|The Eternal Mother|
|Directed by||Frank Reicher|
|Written by||Mary Murillo (scenario)|
|Based on||Red Horse Hill|
by Sidney McCall
|Produced by||Metro Pictures|
|Distributed by||Metro Pictures|
|Language||Silent (English intertitles)|
The Eternal Mother is a surviving 1917 American silent drama film directed by Frank Reicher and stars Ethel Barrymore. The picture is taken from a novel, Red Horse Hill, by Sidney McCall, an alias for Mary McNeill Fenollosa.
As described in a film magazine,Maris (Barrymore) endeavors to persuade her husband Dwight Alden (Mills) to replace the children working in his mills with man and women, but Alden does not listen to his wife's pleas. One night a little girl is injured and Maris, calling on her, discovers that she is her own daughter from a previous marriage who she thought was dead. She finds that her former husband, whom she also believed to be dead, is still living. Maris returns to her home, unable to forget her little girl. When the girl runs away from her father and comes to Maris, Maris leaves Alden, explaining her reasons in a letter. Alden learns that Maris' former husband secured a divorce so that he might marry another woman. With this evidence, and after clearing his factories of child workers, Alden goes to Maris and begs her and her child to return home with him.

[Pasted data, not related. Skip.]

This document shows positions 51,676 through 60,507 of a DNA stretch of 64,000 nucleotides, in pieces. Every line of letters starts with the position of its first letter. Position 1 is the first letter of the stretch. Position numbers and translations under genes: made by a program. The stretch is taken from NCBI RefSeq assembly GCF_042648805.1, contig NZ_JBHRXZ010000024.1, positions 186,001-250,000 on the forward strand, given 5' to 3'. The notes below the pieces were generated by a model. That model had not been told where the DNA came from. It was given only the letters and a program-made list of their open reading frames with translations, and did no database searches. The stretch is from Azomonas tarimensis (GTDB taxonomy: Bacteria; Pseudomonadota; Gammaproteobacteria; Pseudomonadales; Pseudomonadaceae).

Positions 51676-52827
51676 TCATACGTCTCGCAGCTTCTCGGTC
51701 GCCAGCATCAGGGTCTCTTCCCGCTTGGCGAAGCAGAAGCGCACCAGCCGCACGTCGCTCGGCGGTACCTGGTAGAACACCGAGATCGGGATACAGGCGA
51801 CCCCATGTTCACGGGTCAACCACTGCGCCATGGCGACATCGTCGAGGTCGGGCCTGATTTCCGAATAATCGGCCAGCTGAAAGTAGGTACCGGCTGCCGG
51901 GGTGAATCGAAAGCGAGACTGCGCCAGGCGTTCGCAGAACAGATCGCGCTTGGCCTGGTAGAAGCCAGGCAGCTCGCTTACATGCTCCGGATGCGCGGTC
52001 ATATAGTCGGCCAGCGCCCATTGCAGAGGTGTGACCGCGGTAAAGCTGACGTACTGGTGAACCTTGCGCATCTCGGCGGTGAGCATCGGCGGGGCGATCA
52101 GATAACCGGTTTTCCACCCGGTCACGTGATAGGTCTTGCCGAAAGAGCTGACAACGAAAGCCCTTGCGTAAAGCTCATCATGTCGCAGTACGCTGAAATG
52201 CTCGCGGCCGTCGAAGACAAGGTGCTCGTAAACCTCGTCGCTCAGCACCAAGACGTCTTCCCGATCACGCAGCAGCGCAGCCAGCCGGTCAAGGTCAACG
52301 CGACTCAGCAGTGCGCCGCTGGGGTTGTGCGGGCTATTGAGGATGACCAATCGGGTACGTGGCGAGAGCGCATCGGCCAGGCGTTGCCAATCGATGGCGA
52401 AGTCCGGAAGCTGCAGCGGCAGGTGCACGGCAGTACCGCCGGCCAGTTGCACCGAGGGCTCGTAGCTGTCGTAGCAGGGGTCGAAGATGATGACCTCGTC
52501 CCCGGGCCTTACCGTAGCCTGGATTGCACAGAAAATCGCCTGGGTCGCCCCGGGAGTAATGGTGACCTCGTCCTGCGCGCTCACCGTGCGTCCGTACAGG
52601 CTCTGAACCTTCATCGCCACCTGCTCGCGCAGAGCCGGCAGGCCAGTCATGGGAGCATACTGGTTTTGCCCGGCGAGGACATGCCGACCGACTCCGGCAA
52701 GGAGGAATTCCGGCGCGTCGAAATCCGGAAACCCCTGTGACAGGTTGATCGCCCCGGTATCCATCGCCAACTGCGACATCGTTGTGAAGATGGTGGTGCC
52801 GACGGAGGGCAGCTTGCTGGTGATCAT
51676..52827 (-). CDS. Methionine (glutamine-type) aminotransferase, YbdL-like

Ethel Barrymore was an American actress and a member of the Barrymore family of actors. Barrymore was a stage, screen and radio actress whose career spanned six decades, and was regarded as "The First Lady of the American Theatre". She received four nominations for the Academy Award for Best Supporting Actress, winning for None but the Lonely Heart (1944).
Louis Robert Wolheim was an American actor, of both stage and screen, whose rough physical appearance relegated him to roles mostly of thugs or villains in the movies, but whose talent allowed him to flourish on stage. His career was mostly contained during the silent era of the film industry, due to his untimely death at the age of 50 in 1931.
Doris Marie Rankin was an American stage and film actress.
The Secret Man is a 1917 American silent Western film, directed by John Ford and featuring Harry Carey. Two of the five reels of the film survive at the Library of Congress film archive.
The Eyes of Mystery is a lost 1918 American silent mystery film directed by Tod Browning starring Edith Storey.